I work for a small engineering company near DC that supplies highly-cleared people for work in the various alphabet intelligence agencies. I thought it was very interesting that in my own project space (for an intelligence community customer) I saw four first-generation immigrants, none of whom could speak English well, come and go from my project in just the past year. Several of them had not been born in the United States, yet somehow they were recently able to obtain very high polygraph-level clearances.
I think the risk in this kind of clearance policy is quite obvious: for today’s immigrants, their “home” country is at most a day’s plane travel away even if they live on the other side of the world (East Asia is where most of them seem to originate). A lot of them come from countries whose governments are oppressive and are often Muslim.
It’s my impression that they seem to come here not because of any interest in the founding principles of this country, but rather that their standard of living (including free government “bennies”) and economic opportunities are better while they’re here than what they can expect in their country of origin. I’ve heard several talk about returning to their countries of origin after they’ve accumulated enough money to allow themselves to live much better “back home”. Common sense would seem to dictate that the fact that these immigrants need to show no loyalty to or personal investment in this country should shape the policies regarding who can receive government clearances (at all levels).
Apparently the government, like commercial industry, is more interested in having a race to the bottom in terms of what they pay for technical contractor help then they are to ensure that the workforce has the best interests of the country’s security and longevity in mind.
At this point I have to say that I really don’t feel at all sympathetic to the government when they find that one or more of these newly-cleared immigrants either took very sensitive information back with them to their countries of origin or tried to sell it to foreign powers, as has happened twice this year:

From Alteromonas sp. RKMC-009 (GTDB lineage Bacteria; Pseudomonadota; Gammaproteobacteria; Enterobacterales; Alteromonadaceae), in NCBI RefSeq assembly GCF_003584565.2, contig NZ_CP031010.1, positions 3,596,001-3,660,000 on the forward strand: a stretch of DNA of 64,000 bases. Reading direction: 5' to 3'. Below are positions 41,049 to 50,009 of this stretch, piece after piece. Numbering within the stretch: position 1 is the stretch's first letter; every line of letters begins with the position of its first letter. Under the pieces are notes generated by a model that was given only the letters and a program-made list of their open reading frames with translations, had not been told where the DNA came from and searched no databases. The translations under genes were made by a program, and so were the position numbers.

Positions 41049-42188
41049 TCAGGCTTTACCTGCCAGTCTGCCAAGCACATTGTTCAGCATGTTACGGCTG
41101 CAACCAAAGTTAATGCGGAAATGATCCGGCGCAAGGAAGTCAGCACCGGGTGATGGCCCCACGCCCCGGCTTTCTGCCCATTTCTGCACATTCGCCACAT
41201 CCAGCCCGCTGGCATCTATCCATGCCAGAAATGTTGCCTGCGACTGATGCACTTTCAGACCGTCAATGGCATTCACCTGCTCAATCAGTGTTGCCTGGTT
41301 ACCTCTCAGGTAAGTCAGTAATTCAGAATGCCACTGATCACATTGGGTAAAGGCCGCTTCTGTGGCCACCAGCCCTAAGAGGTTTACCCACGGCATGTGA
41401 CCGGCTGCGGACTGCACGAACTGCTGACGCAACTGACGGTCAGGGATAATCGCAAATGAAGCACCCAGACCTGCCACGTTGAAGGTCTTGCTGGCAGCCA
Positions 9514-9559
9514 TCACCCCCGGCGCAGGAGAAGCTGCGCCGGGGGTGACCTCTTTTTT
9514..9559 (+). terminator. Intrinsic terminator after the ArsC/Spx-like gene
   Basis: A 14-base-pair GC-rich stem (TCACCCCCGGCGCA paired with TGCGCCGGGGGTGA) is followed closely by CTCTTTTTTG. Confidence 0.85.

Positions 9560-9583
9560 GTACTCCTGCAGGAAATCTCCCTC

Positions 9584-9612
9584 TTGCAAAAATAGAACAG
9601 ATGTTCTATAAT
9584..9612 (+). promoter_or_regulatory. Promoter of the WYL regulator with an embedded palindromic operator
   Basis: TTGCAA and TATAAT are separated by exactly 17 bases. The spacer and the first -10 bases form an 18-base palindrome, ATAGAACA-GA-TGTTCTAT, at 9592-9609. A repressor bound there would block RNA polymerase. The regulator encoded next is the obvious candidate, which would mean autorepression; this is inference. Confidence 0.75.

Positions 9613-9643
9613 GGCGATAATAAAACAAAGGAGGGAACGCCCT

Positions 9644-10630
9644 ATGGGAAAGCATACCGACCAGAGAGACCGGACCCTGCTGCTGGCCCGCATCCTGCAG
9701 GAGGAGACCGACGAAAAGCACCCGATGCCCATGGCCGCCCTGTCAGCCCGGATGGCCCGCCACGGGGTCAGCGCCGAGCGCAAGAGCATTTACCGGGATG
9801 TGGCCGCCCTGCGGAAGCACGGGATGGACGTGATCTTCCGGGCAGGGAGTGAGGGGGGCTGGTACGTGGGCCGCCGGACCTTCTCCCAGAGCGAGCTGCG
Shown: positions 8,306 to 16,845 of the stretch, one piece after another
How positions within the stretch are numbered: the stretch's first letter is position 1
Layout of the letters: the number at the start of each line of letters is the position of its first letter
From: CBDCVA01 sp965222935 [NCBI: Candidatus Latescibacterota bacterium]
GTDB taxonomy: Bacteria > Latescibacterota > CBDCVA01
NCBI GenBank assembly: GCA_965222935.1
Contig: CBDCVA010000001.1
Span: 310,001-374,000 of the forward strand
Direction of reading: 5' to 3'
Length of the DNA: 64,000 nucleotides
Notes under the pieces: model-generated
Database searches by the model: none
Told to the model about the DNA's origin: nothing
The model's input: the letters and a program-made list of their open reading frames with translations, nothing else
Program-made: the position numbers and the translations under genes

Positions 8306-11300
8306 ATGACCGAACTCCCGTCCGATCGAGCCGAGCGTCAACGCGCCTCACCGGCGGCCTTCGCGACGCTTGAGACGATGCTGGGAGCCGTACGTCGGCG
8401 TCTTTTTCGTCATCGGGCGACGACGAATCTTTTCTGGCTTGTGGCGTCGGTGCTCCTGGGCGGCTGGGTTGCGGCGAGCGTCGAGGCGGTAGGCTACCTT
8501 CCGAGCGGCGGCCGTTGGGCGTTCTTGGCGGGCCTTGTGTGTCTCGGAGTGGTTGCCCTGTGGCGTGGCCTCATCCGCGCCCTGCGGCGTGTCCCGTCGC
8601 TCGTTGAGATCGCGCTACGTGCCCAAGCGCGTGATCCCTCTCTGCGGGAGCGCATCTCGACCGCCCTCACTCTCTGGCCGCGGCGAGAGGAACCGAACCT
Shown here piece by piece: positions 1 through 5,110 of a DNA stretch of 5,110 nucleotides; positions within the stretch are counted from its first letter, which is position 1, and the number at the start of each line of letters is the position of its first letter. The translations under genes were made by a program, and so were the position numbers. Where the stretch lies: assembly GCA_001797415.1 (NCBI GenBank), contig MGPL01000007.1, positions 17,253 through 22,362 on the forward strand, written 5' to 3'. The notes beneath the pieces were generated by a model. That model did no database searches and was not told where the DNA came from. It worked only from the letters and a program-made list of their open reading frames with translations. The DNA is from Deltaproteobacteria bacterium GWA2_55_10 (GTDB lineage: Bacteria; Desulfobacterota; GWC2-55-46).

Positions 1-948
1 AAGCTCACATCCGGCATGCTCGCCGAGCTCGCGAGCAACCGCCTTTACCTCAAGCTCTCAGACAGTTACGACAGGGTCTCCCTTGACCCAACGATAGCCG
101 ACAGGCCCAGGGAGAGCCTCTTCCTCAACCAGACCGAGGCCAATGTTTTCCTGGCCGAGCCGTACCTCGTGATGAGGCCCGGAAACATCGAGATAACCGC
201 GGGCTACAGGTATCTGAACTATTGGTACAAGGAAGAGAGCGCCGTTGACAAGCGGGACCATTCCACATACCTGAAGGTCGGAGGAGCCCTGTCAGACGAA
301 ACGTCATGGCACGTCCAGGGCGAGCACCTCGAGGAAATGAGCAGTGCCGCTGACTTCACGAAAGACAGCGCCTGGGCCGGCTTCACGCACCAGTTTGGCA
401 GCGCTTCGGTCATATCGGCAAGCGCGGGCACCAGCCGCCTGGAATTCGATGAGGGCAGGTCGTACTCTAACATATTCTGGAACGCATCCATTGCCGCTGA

Christopher P. Cavas, Navy Times, EST December 5, 2014
WASHINGTON – A naturalized American citizen working for the Navy was arrested Friday for attempting to sell technical information about the nuclear aircraft carrier Gerald R. Ford to an agent of the Egyptian government.
The agent, however, was a federal undercover agent working for the FBI.
According to documents from the Justice Department, a federal grand jury on Dec. 3 indicted Mostafa Ahmed Awwad, 35, and charged him with two counts of attempting to export defense articles and technical data.[More]
StrategyPage, January 22, 2014
On January 9th an Iranian born man (Mozaffar Khazaee) who was an engineer and an American citizen, was arrested after he was caught trying to ship tech manuals for the F-35 back to Iran. The F-35 material was hidden among household goods being shipped from the U.S. to Iran. Khazaee was arrested as he tried to board a flight from the U.S. to Iran (via Germany) and was charged with espionage. Khazaee was 59 and had worked for several American defense contractors.
Iran often attempts to use Iranians living in overseas (especially in the United States) for smuggling and espionage, particularly if they have access to material Iran wants.[More]
These are just two incidents this year, and it only takes one breach to neuter a multi-year, multi-billion dollar government defense or intelligence program. For every one of these individuals that are caught, I would wager that there are several who are not.